[0031] A similar improvement in the flatness and the surface finish of the overcoat layer may be achieved by another embodiment of the present invention which is illustrated in FIGS. 5a-5 c. Again, a device 510 has nanometer-sized surface structures 520 formed on a substrate 530. In this embodiment, the substrate 530 is rotated about its orthogonal axis 570 while an overcoat material 550 is directed in deposition direction 552 at the deposition angle θ. Because of the radial symmetry in the process, the overcoat material 550 is deposited on the top portions of the nanometer-sized surface structures 520 in a symmetrical manner as illustrated in FIG. 5a. As the deposition process progresses, the deposited overcoat material 550 on top of the nanometer-sized structures 520 will extend evenly in all directions until the deposited overcoat material 550 from adjacent nanometer-sized structures 520 meets as illustrated in FIG. 5b. The deposition process is continued until a sufficient amount of the overcoat material 550 is deposited to form a substantially flat overcoat layer 560 having a desired surface finish as illustrated in FIG. 5c.

[0032] Thus, the method of the present invention provides a number of options for depositing an overcoat layer onto nanometer-sized surface structures. One or more of the embodiments of the present invention described above may be utilized to select the suitable deposition method for particular nanometer-sized surface structures. For example, the rotational deposition method may not be suitable for nanometer-sized surface structures having certain patterns that lack radial symmetry, such as the surface structure illustrated in FIG. 1c, since the rotational deposition method would deposit the overcoat material inside the gaps between the nanometer-sized surface structures. But the rotational deposition method is better suited for depositing an overcoat layer over the nanometer-sized surface structures illustrated in Figures la and lb.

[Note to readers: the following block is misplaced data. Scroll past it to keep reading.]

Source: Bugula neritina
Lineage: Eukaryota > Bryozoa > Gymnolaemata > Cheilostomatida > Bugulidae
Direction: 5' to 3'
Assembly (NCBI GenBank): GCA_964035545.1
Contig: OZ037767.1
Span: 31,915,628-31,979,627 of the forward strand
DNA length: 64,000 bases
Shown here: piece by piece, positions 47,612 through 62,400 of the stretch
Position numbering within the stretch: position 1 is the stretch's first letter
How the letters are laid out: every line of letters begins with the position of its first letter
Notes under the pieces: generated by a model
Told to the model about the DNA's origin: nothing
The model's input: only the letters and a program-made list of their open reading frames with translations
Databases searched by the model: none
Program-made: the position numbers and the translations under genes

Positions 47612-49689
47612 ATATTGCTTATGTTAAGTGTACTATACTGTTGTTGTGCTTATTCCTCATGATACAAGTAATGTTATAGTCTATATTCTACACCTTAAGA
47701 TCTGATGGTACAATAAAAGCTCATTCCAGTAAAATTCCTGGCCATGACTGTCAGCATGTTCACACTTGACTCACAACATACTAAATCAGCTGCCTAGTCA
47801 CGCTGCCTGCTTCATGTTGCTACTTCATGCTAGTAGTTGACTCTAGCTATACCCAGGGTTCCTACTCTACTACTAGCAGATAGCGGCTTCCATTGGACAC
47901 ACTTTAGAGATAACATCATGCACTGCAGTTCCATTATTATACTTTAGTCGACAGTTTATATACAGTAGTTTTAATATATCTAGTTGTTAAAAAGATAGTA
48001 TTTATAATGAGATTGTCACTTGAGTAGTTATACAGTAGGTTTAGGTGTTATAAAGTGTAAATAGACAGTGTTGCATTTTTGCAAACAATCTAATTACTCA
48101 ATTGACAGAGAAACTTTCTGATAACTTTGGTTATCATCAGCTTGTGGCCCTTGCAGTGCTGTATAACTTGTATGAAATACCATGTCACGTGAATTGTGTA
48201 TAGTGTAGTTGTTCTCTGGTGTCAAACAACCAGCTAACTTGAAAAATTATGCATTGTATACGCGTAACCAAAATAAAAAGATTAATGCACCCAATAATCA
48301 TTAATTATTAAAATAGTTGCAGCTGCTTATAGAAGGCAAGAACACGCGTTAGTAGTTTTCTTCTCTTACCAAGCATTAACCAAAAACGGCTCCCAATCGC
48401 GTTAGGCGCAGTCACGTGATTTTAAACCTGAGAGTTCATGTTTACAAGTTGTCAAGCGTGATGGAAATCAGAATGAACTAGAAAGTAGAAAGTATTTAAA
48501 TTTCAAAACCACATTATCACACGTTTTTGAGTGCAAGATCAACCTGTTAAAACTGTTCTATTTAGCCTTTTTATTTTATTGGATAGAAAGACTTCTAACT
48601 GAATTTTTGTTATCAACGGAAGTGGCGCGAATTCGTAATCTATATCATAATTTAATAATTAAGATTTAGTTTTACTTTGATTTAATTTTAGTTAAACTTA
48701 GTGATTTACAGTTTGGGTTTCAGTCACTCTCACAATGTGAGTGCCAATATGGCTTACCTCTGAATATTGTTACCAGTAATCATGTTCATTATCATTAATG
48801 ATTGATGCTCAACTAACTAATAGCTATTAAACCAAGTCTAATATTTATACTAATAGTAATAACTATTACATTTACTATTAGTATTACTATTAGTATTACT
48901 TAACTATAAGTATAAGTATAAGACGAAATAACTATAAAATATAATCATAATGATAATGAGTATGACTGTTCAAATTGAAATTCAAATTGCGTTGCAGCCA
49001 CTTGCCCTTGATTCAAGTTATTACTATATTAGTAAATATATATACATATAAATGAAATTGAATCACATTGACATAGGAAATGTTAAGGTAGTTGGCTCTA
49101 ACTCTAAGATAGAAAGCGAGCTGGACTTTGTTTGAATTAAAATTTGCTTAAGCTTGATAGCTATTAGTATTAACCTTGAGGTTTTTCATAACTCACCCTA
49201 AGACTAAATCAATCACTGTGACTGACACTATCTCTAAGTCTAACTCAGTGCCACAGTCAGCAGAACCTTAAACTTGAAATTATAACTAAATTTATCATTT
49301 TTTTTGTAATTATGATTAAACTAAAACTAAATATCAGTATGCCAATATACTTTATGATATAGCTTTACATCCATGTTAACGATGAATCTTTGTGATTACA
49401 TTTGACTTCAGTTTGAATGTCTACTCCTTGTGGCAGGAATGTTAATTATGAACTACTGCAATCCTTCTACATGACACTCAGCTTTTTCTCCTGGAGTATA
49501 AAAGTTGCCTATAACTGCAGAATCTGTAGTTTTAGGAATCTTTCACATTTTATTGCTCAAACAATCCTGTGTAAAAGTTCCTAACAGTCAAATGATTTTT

[0033] The overcoat layer is not only used to protect the surface structures of a particular device but the overcoat layer may also be configured to modify or enhance the device's performance. This is achieved by carefully selecting the overcoat layer's structure, the number of layers within the overcoat layer, the material properties, and the particular deposition methods, etc. In optics applications, in particular, the performance parameters that may be enhanced include, but are not limited to, reflectivity, transmittance, operating bandwidth, acceptance angle, resonance, etc. of an optical component. In contrast, for surface protection purposes, materials with high hardness are desirable. Thus, selecting the appropriate overcoat material can be crucial for achieving the desired optical performance and surface durability.